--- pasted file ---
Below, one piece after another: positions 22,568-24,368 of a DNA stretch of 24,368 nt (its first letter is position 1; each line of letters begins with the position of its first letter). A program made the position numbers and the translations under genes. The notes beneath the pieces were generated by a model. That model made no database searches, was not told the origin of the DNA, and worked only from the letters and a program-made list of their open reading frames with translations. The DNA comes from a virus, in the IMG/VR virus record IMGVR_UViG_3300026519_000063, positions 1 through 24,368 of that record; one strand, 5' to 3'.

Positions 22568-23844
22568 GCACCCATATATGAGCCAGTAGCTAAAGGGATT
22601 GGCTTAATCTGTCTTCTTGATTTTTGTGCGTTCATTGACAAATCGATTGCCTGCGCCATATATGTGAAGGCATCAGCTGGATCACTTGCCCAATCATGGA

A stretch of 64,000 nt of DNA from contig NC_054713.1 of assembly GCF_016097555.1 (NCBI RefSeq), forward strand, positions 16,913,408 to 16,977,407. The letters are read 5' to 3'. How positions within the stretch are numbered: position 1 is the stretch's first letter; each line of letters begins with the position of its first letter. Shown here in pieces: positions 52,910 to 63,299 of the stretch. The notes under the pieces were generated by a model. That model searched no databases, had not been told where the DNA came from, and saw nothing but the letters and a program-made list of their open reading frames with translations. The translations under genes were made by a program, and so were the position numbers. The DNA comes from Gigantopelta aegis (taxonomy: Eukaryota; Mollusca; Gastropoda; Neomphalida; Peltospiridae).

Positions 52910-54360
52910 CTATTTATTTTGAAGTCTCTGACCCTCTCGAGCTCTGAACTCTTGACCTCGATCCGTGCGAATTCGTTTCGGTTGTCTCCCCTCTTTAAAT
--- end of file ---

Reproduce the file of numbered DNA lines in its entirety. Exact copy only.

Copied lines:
Below, one piece after another: positions 22,568-24,368 of a DNA stretch of 24,368 nt (its first letter is position 1; each line of letters begins with the position of its first letter). A program made the position numbers and the translations under genes. The notes beneath the pieces were generated by a model. That model made no database searches, was not told the origin of the DNA, and worked only from the letters and a program-made list of their open reading frames with translations. The DNA comes from a virus, in the IMG/VR virus record IMGVR_UViG_3300026519_000063, positions 1 through 24,368 of that record; one strand, 5' to 3'.

Positions 22568-23844
22568 GCACCCATATATGAGCCAGTAGCTAAAGGGATT
22601 GGCTTAATCTGTCTTCTTGATTTTTGTGCGTTCATTGACAAATCGATTGCCTGCGCCATATATGTGAAGGCATCAGCTGGATCACTTGCCCAATCATGGA

A stretch of 64,000 nt of DNA from contig NC_054713.1 of assembly GCF_016097555.1 (NCBI RefSeq), forward strand, positions 16,913,408 to 16,977,407. The letters are read 5' to 3'. How positions within the stretch are numbered: position 1 is the stretch's first letter; each line of letters begins with the position of its first letter. Shown here in pieces: positions 52,910 to 63,299 of the stretch. The notes under the pieces were generated by a model. That model searched no databases, had not been told where the DNA came from, and saw nothing but the letters and a program-made list of their open reading frames with translations. The translations under genes were made by a program, and so were the position numbers. The DNA comes from Gigantopelta aegis (taxonomy: Eukaryota; Mollusca; Gastropoda; Neomphalida; Peltospiridae).

Positions 52910-54360
52910 CTATTTATTTTGAAGTCTCTGACCCTCTCGAGCTCTGAACTCTTGACCTCGATCCGTGCGAATTCGTTTCGGTTGTCTCCCCTCTTTAAAT